Late last year, Dennis Miller said he was going to make his comedy less political. You know what they say about political promises.
A stand-up comic, Miller will perform at L'Auberge Casino and Hotel at 8 p.m. Saturday, and if you're expecting the right-leaning humorist to totally ignore what's going on in Washington ... well, he never actually committed to that.
"It just seems to me the country is so highly polarized right now, and I don’t need the headache, that I’m going to dial the mix back probably from 50-50 to maybe 66-33," Miller said by telephone from Santa Barbara, California, where he lives. "I still talk about politics, but a little less, because you can’t say anything now where people just don’t go off the Richter scale."
Miller, 65, has had a newsy edge to his comedy since making his big break as the "Weekend Update" anchor on "Saturday Night Live" in the 1980s. Then again, there are plenty of comedy shows whose primary shtick is ridiculing politicians.
The big difference, Miller notes, is that those shows are almost exclusively geared to liberal audiences. Although he started in that camp, Miller's attitudes became more conservative in the 1990s and especially after the Sept. 11 terrorist attacks. In addition to his stand-up career, for several years he had a weekly slot on Fox News' "The O'Reilly Factor."
If it isolates him in his profession, Miller doesn't mind.
"I’ve never liked being on big teams where you couldn’t question anything," he said. "I’m very liberal on some things. I’m socially liberal. But I cannot wake up every day — nor did I when the man I didn’t vote for was president — and act like it’s the end of the world as we know it. I think the country is the best country in the world. I’m unashamed about that.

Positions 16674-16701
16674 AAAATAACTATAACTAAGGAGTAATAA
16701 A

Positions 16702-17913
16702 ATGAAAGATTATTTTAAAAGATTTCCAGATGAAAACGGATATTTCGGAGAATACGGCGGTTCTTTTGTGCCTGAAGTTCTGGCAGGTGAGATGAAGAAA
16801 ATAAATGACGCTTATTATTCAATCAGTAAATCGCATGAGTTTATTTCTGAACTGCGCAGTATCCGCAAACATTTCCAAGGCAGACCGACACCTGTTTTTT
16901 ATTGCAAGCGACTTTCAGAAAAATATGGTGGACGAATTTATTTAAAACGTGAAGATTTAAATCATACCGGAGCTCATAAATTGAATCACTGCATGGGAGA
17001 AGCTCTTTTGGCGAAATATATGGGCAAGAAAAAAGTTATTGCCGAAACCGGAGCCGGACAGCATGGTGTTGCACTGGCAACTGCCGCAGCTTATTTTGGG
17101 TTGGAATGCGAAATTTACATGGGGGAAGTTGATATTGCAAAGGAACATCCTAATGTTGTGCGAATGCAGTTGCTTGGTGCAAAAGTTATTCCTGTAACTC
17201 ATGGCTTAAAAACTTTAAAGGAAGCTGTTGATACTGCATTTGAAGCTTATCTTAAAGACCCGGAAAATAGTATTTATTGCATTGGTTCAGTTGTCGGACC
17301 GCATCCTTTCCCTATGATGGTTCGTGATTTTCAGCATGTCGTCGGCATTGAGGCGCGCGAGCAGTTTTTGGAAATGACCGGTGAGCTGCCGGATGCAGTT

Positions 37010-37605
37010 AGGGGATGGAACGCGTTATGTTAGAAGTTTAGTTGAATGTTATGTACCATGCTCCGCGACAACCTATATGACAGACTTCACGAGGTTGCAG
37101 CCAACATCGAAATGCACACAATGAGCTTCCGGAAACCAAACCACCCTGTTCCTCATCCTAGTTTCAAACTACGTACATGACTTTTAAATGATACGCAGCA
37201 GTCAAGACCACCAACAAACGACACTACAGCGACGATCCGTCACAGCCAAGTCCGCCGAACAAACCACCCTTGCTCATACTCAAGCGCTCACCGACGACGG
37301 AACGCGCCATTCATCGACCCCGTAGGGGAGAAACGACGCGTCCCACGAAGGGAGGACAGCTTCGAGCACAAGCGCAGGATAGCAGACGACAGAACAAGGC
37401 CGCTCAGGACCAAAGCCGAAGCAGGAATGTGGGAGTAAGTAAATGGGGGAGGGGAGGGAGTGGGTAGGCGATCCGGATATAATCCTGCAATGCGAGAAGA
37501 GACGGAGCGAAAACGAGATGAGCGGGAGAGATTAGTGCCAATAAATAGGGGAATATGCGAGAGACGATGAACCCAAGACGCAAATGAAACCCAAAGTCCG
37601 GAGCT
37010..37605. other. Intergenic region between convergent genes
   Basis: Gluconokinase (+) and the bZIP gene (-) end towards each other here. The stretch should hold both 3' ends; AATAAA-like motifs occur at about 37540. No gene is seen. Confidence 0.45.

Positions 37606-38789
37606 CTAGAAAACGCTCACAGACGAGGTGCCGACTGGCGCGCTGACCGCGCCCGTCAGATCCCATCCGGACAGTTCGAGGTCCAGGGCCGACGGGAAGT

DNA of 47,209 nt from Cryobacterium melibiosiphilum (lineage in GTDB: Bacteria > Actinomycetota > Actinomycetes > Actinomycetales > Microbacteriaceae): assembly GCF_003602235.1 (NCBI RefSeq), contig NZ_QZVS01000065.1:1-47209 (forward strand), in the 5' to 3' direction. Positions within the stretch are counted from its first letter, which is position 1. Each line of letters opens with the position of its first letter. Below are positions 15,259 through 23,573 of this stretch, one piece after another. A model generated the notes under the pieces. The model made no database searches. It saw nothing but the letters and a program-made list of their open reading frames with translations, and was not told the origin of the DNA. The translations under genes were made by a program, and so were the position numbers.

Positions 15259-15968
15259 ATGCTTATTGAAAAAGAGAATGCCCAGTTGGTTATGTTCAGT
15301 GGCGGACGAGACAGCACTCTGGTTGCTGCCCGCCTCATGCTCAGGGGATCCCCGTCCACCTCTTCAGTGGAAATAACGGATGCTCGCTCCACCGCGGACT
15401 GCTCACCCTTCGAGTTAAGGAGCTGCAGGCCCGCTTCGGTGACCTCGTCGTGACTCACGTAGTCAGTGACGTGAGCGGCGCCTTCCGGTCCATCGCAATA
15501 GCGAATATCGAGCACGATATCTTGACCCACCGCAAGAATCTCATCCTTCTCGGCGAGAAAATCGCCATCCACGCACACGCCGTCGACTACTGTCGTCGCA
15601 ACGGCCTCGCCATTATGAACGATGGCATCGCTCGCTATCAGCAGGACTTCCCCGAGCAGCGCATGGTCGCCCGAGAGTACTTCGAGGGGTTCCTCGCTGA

"If you’ve lived a life — I’m in my mid-60s — and you’re still shooting your self-esteem, self-worth or belief systems through the approbation of strangers, you’ve missed the point of the journey."
Miller's nonpolitical humor taps into an broad array of interests. He's a prolific reader, and when he hikes near his home, he listens to books on tape, currently those of the British humorist P.G. Wodehouse. Dropping arcane cultural references is a Miller hallmark.
Those lines don't always work as intended. In an odd passage both for the comedian and for ABC Sports, Miller was a color commentator for NFL Monday Night Football games alongside veteran broadcaster Al Michaels and retired quarterback Dan Fouts in 2000 and 2001. In one game, when the camera showed trainers taping a player's ankle, Miller observed: "You know, Al, I haven’t seen that much fabric used since the environmental artist Christo wrapped the Pont Neuf Bridge in Paris."
Miller still laughs at his colleagues' reactions.
"Al hits the sneeze button, which cuts out his voice to the home viewer, and he looks at me and says, ‘What the (bleep) are you talking about?'" Miller said. "And I hear (ABC producer Don) Ohlmeyer on our headphones down in the truck, and he fancies himself an art aficionado, and I hear him say, ‘No, Al. Christo, environmental artist. That’s a solid reference, Al.’”
What else makes Miller laugh?
“The fact that we all think we’ve got life knocked," he said. "It’s a well-lit room and you’re navigating life like you have any control over it. But, quite frankly, it’s the same room at night when it’s completely dark and we are five times a night stubbing our toe on the bedpost. That makes me laugh. When I see humans step out there and act avuncular and they’ve got it all together and they know what they’re doing, and they can’t even see the inconsistencies, the incongruities, how thin the veneer is of civilization and having the universe figured out, it makes me laugh.
"Humans are funny in that way. The fact that half this country is looking at Bernie Sanders and thinking he’s their guru and he speaks to them and he’s issuing statements about altruism from one of his three houses, the one that’s on the lake, that makes me laugh uproariously. That the young kids don’t say, 'Wait a second. It seems to me that you’ve gotten rich convincing me I don’t need to be rich to be truly wealthy.'"
There he goes, getting political again. He can't help himself.
8 p.m. Saturday, Feb. 9
L'Auberge Casino and Hotel, 777 L'Auberge Ave.
Tickets start at $60